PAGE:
Because of these problems David faced, he knew that his enemies would gloat over the illness that he faced (see also Ps. 35:19, 24-27). David says that it was the Lord that healed him in response to his cries for help. His sickness was so severe that he feared that he surely would face death (Sheol). In death, the Lord would have been delivering divine justice upon David, but instead he received mercy and grace.

The New Testament reminds us that God is serious about sin in his children. He sometimes acts against those who have been unrepentant and have brought about shame to the name of Christ. It is true that there is no more condemnation for those in Christ Jesus, but that does not mean that the Lord does not bring about temporal consequences for our sin that might be used as a means to our sanctification. In this psalms we can see that very effect whereby David learned in a deeper way of the love and care of the Lord.

Not only did David praise God for saving him, but he used the opportunity to encourage others to praise God also. David learned that with the Lord, forgiveness comes along with the chastening; and with our weeping comes a joy that our Father had never stopped loving us.

The hymn “Amazing Grace” closes with the lines, “When we’ve been there ten thousand years, Bright shining as the sun, We’ve no less days to sing God’s praise Than when we first begun.” Our days in heaven will be filled with praise because our Savior is worthy, and because we will more clearly see how much we do not deserve the “amazing grace” that has been bestowed upon all of God’s children. So remember the next time you face the chastening hand of God and come out of it with a heart filled with praise for the lessons God has taught you about who He is, and who we are.

Sowing Seeds of the Flesh (part 3)

Do not be deceived: God is not mocked, for whatever one sows, that will he also reap. For the one who sows to his own flesh will from the flesh reap corruption, but the one who sows to the Spirit will from the Spirit reap eternal life.” (Galatians 6:7–8, ESV)

Paul took seriously the destructive nature of sin in the life of those that claimed to be believers. Although he knew the sting of those who were trying to do good works to gain favor with God, he also knew that the Christian life is one which will produce the fruit of the Spirit in the life of those that are redeemed.

Having described these both, Paul addressed those that were self-deceived. I wrote about this in my first two posts which you can read here: Sowing Seeds of the Flesh (part 1) and Sowing Seeds of the Flesh (part 2). Today, I want to point out what Paul says regarding those that sow seeds of the flesh.

If you sow to the flesh you will reap death.(v. 8a)

Paul is referring to the section in chapter 5 and the works of the flesh. He is saying that if you sow these types of activities and attitudes, then you should not be surprised to reap the fruit of these things, which he calls “corruption.” Here is what Paul wrote:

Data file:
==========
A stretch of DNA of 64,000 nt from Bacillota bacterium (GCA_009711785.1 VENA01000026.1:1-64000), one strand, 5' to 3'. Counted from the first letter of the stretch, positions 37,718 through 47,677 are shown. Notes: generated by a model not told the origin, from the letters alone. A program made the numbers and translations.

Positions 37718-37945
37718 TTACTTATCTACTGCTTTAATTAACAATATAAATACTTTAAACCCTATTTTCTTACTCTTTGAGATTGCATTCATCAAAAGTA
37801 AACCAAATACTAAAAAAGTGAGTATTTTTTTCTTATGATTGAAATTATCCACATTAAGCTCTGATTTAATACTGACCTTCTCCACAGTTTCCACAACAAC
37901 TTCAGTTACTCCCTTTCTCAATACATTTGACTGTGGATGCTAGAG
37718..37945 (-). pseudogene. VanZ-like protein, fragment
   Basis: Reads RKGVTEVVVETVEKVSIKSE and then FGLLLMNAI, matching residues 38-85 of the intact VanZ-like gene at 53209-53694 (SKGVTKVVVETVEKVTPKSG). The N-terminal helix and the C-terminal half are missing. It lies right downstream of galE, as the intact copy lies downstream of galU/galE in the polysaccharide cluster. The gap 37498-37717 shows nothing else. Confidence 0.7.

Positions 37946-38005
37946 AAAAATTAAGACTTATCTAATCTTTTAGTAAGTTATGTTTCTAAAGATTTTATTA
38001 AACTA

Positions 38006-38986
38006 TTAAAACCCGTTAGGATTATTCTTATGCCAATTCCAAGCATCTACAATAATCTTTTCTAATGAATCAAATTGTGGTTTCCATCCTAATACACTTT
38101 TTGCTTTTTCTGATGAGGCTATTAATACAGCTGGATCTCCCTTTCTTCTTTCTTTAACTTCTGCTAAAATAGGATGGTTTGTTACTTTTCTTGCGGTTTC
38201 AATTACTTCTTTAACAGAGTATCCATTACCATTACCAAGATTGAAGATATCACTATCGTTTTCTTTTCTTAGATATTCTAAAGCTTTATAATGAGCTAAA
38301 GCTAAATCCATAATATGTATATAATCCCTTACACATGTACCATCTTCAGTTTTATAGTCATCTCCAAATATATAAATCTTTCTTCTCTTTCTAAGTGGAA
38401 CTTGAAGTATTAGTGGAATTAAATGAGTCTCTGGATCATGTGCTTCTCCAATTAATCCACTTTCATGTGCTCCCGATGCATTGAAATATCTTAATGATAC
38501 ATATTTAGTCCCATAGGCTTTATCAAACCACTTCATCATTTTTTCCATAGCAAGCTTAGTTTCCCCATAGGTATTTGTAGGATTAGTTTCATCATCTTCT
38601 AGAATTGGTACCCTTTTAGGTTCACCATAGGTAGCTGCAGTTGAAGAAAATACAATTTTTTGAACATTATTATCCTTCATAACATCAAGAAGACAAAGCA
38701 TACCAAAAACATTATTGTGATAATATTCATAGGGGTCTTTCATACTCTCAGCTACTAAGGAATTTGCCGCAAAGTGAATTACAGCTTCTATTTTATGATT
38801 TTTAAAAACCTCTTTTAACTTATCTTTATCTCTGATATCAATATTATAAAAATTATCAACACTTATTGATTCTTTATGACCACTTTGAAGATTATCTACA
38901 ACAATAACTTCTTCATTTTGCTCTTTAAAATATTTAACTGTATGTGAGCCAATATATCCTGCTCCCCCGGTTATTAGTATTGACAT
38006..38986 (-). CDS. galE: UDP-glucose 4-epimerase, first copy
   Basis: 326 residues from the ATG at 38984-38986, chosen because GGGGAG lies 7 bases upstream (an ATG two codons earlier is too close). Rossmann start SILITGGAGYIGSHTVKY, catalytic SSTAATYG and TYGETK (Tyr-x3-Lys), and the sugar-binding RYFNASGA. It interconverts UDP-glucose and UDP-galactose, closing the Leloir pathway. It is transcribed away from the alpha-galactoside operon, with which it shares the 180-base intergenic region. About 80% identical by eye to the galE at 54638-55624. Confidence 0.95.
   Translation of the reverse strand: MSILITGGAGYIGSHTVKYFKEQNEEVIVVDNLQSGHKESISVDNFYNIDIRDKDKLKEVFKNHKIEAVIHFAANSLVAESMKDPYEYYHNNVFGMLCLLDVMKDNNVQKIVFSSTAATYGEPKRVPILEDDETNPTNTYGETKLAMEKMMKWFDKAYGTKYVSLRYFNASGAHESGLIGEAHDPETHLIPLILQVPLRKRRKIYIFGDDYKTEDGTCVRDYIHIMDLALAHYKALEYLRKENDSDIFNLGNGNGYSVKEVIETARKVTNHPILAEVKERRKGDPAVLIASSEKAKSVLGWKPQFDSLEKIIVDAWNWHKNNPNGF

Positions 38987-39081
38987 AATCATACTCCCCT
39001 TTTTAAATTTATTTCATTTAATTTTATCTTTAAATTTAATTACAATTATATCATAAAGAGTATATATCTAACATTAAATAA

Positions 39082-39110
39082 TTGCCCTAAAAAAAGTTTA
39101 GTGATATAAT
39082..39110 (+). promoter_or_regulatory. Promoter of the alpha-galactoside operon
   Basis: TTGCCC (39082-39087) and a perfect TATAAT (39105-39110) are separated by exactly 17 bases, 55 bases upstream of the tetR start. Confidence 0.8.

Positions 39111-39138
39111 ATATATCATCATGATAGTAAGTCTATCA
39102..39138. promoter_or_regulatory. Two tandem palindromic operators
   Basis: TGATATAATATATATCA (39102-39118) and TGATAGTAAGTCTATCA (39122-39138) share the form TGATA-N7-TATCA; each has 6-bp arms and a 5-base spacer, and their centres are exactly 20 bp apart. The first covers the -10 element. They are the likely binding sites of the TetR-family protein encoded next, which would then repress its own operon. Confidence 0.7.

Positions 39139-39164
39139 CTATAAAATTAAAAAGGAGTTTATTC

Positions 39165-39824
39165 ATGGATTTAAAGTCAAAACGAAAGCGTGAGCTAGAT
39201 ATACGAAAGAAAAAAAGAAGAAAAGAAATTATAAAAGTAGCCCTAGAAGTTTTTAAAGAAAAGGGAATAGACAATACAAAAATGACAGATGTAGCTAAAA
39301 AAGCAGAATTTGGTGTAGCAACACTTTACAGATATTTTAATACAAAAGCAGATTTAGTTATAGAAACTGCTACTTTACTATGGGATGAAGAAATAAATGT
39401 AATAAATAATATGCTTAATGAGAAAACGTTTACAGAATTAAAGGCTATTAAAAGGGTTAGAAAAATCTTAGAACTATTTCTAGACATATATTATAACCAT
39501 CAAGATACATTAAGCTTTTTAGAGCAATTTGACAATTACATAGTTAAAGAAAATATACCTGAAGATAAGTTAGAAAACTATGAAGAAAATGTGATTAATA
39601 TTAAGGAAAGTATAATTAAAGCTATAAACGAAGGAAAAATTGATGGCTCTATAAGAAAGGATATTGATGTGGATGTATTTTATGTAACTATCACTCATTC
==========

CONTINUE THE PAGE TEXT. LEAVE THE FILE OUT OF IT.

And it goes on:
Now the works of the flesh are evident: sexual immorality, impurity, sensuality, idolatry, sorcery, enmity, strife, jealousy, fits of anger, rivalries, dissensions, divisions, envy, drunkenness, orgies, and things like these. I warn you, as I warned you before, that those who do such things will not inherit the kingdom of God. (Galatians 5:19–21, ESV, emphasis mine)

This word “corruption” in Galatians 6:8 is a very graphic word. It is used to describe something that is rotting, putrid, decaying. Since Paul is speaking of the flesh here, he is painting a picture of a rotting corpse.

Is this not what Jesus said in Matt 16:24-26? Deny yourself, take up your cross and follow me (v. 24). If you look at the works of the flesh, whether in Galatians 5, or elsewhere, it becomes clear that they are centered around “me.” They are self-centered. Here Jesus calls us to the opposite, even to the point of giving up our own physical life for Christ, if called to do so.

And then he says in Matthew 16:25-26 what Paul restates in Gaatiansl 6. He says that there is no profit in gaining everything to bring comfort and safety and pleasure to this flesh, this body, while losing your eternal souls!

The flesh is rotting away, brothers and sisters! If we feed this rotting corpse with what it lusts after, we will not gain anything at all. We will be sowing seeds of destruction for our eternal souls. Christ is calling us to more. He is calling us to a life of self-denial. I don’t me monkish living. That is death. I mean denial of the things that bring spiritual death. Those works of the flesh that may appeal to our sin-nature, but in the end work like rat poison to our souls!

Conclusion

There is the story told of a town where there were two mines. One was very prosperous and the other one was not. As such, the prosperous mine paid its workers better than the other. A miner thought he would try something. He worked all week for the less prosperous mine, and at the end of the week, on payday, he went to the prosperous mine to receive his wages. The manager asked him if he worked at the other mine, and he said he did. Then he told him that he needed to go there to collect his wages. But the miner said that the prosperous mine paid better wages and he wanted to be paid their wages instead of the meager wages of the poorer mine.

The manager said that he must gather his pay from the mine he worked. It is not possible to receive pay from one when you work at another.

My friends, the wages of sin is death. The wages of sin is death. How can some be so deceived to think that we can sin and collect the wages of heaven? How can that be?

Work for the Master. His wages are good. Do not sow to the flesh and you will not receive the payment of rotting flesh as your reward.

And if you have planted a lot of seeds of your own destruction, know this. Christ came to swallow up death for you, to take away the wages you earned and to give you His wages, to give you the fruit of His perfect, righteous life. 

Christ died as the payment for your sins so that the fruit of your sin–what you deserve–would not come about. Instead, with Christ as your Savior, you will reap the fruit of righteousness. Won’t you give your life to him today?